President Trump has been described as the most effective pro-life president in American history. He’s outspoken in defense of life, was the first president to address the March for Life in person, made appointing pro-life judges a priority, he signed a bill allowing states to defund Planned Parenthood of Title X family planning funds, his administration expanded the Mexico City Policy, defunded the U.N. Population Fund, and protected pro-life institutions and healthcare workers, to name just some accomplishments. The list is long—and impressive.
Aside from putting pro-life judges on the bench, however, most of the strides made on the pro-life front can and will likely be undone by the next Democratic president. But not the Geneva Consensus Declaration.
On Oct. 22, 2020, 34 countries signed a historic document that seeks to achieve better health for women and strengthen the family, refutes the notion that abortion is part of that, and stands up for the sovereignty of nations when it comes to drafting their own laws related to these issues.
The signing of the GCD comes after more than a decade of pressure by UN agencies and some wealthy nations on member states into adopting progressive abortion laws—threatening holdout countries with a loss of funding or standing in international forums, according to Health and Human Services Secretary Alex Azar.
In 2019, the first effort to put together a joint statement around these pillars began. The GCD is unique from past agreements, however, because for the first time, the document represented a commitment to working together until success is achieved, which was a “huge step,” Valerie Huber, special representative for Global Women's Health at HHS, told Townhall.
The strength of the coalition is in its unity to push back when there are reinterpretations or misinterpretations of what countries agreed to as it relates to abortion, the family, and their sovereign rights, Huber explained.
Garrett Grigsby, director of the Office of Global Affairs at HHS, feels it’s not even necessary to achieve a majority threshold in terms of UN member states to make a difference, especially considering there are still countries expressing an interest in the GCD.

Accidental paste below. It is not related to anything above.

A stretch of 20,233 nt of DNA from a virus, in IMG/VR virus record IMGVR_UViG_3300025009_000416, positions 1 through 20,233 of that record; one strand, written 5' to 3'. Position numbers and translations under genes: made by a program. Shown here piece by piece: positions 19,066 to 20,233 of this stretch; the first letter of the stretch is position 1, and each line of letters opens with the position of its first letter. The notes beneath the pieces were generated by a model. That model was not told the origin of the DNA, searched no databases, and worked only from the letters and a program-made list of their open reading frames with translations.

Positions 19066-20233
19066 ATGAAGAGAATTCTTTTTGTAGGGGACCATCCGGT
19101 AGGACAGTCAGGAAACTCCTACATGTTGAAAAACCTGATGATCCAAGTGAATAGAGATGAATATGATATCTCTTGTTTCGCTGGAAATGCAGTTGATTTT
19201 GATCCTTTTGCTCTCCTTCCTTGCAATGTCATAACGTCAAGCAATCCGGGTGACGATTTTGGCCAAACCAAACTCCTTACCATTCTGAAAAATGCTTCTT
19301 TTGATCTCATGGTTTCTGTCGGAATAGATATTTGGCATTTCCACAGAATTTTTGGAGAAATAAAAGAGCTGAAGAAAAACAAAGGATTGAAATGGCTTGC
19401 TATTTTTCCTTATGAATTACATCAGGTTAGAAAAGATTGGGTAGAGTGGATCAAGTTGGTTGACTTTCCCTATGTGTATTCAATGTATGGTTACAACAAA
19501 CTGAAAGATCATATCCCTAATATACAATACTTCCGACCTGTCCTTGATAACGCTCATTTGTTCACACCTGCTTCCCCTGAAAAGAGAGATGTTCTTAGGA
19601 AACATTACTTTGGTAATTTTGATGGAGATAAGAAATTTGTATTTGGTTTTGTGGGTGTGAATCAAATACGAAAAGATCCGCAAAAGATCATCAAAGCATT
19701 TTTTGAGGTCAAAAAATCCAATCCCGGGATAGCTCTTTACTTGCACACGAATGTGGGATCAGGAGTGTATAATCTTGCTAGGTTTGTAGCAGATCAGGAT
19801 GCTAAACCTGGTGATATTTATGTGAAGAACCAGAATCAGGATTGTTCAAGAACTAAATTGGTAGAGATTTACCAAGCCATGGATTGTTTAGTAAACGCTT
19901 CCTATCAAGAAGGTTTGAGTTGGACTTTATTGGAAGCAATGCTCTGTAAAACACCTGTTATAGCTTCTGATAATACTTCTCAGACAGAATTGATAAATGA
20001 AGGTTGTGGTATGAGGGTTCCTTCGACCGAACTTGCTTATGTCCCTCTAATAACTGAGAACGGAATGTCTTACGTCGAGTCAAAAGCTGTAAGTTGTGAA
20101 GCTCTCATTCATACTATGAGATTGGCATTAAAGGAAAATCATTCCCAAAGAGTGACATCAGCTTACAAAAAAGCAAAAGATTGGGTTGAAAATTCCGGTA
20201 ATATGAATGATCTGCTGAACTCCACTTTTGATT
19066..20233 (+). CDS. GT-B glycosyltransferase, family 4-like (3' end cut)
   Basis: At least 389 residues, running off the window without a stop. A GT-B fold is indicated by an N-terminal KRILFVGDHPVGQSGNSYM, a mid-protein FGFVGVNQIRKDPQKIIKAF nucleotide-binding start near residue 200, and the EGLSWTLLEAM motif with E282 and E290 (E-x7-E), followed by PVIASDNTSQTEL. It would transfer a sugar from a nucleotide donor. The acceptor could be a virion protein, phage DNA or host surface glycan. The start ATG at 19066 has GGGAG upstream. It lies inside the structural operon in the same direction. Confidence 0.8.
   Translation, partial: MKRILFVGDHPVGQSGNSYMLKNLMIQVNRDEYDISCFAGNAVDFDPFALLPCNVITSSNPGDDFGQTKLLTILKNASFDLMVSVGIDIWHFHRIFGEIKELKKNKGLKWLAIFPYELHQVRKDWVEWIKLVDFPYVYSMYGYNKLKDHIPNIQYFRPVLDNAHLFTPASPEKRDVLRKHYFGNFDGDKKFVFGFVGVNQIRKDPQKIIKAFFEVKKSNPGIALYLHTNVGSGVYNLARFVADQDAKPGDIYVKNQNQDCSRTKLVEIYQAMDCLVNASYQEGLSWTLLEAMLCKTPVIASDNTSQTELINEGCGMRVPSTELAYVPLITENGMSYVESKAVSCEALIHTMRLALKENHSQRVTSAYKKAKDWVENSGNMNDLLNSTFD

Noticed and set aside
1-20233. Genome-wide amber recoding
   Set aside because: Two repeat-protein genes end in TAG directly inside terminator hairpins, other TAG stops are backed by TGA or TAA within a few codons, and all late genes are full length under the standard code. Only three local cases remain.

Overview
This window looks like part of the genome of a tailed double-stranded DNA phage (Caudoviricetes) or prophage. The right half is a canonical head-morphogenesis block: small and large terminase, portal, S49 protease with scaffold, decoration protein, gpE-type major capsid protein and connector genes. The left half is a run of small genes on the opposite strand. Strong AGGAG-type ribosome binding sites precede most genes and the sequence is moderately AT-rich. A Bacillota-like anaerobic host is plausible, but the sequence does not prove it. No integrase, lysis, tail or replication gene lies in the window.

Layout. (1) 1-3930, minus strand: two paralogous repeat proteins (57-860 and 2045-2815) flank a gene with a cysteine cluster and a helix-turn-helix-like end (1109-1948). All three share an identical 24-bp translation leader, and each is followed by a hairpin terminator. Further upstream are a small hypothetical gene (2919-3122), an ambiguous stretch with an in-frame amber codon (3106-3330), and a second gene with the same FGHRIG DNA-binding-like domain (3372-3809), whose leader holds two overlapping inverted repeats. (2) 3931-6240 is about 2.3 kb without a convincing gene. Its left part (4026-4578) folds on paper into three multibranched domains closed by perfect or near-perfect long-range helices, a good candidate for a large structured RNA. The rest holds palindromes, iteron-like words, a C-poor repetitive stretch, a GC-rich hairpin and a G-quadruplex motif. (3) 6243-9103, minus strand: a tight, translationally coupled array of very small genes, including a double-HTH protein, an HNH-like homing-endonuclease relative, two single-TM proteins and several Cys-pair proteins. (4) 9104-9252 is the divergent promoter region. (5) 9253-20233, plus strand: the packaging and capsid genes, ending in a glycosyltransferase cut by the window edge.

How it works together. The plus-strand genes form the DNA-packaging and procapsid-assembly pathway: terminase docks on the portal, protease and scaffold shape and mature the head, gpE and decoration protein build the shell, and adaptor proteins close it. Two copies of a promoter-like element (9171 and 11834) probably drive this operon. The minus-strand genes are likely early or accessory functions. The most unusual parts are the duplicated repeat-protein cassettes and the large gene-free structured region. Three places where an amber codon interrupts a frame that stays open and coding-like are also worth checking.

“You’re going to have at some point, it's going to be obvious to the rich donor countries that the poorer countries are saying, ‘stop trying to culturally colonize us, stop threatening us with your aid because you think you're morally or culturally superior,’” Grigsby said.
This attitude is what Huber said she continually witnessed during multilateral forums when women’s health issues came up. There was so much that could be accomplished by member states to truly improve quality of life and prevent unnecessary deaths and yet that was sidetracked by efforts to push a radical agenda, such as an international right to abortion, she explained.
“That is a travesty and something that needs to be addressed,” Huber said, “because it's totally inexcusable for us to cash in on an ideological agenda, rather than addressing these solvable life-changing and life-preserving efforts that could be accomplished instead.”
And that was the genesis of the Geneva Consensus Declaration.
“This creation of a coalition has never happened before on these life issues, ever,” emphasized Grigsby. “Not under Reagan, not under Bush, not under the second Bush. … Nobody has done it. And we did it.”
Both credited President Trump with placing a high priority on life issues and finding unique ways to promote them.
Huber also pointed to the significance of the countries that cosponsored the declaration along with the United States—Hungary, Brazil, Egypt, Indonesia, and Uganda.
“They represent all of the major regions of the entire world. So we're not just about a specific religion, specific culture, or a specific ethnicity,” she said. “This negotiated document, the Geneva Consensus Declaration, represents all of those interests where we agree and there can be shared leadership around that.”
Secondly, many of the countries party to the GCD say the pronouncements in the declaration are “core” to who they are as a country, Huber added. “Without the coalition, they are isolated and much more prone to attack than they ever will be as a coalition.”
Why the GCD is such a significant pro-life achievement is that even if the United States is removed from the declaration in the future, the coalition remains, while other pro-life wins made by various departments under the Trump administration will likely be overturned early in the next Democratic administration.
Joe Biden “can take pot shots at it,” Grigsby said, “but what could he do about it? Nothing. I would just say, this is a legacy.”
And it’s one that will set the bar high for the next Republican administration.